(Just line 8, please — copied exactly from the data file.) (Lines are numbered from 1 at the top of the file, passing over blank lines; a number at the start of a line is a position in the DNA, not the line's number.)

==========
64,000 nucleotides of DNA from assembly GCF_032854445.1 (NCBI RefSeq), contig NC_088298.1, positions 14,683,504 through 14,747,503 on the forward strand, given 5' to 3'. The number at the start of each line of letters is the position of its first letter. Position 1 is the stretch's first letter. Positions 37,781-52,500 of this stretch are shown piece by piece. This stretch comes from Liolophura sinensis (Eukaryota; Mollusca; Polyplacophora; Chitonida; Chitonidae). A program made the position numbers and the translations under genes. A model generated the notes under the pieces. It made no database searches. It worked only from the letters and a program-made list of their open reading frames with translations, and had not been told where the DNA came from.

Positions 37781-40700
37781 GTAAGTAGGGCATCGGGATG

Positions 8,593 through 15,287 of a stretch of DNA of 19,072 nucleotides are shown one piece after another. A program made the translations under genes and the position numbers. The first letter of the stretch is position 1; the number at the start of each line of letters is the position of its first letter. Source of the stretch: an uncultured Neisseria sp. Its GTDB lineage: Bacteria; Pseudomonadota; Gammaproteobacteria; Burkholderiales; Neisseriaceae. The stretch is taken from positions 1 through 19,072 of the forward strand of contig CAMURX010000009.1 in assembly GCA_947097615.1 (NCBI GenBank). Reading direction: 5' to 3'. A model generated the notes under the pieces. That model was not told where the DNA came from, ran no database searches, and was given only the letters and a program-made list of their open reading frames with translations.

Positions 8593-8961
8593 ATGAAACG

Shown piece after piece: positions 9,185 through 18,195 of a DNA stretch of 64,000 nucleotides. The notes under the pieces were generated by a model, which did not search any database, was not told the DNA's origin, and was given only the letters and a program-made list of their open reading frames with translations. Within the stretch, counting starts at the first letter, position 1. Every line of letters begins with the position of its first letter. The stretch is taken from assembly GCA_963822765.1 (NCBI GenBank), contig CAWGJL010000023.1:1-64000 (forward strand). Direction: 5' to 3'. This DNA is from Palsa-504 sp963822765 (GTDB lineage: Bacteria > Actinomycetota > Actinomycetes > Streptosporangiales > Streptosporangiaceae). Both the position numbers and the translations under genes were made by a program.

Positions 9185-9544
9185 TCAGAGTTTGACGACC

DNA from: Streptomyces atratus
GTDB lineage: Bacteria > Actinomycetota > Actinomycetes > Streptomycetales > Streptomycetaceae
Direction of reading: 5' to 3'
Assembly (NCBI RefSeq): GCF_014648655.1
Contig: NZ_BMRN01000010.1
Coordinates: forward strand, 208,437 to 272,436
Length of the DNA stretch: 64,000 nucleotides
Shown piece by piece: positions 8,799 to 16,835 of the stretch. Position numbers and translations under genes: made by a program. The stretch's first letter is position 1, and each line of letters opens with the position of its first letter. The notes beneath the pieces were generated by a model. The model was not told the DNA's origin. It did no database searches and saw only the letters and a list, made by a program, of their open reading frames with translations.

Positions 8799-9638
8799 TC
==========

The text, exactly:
Positions 9185-9544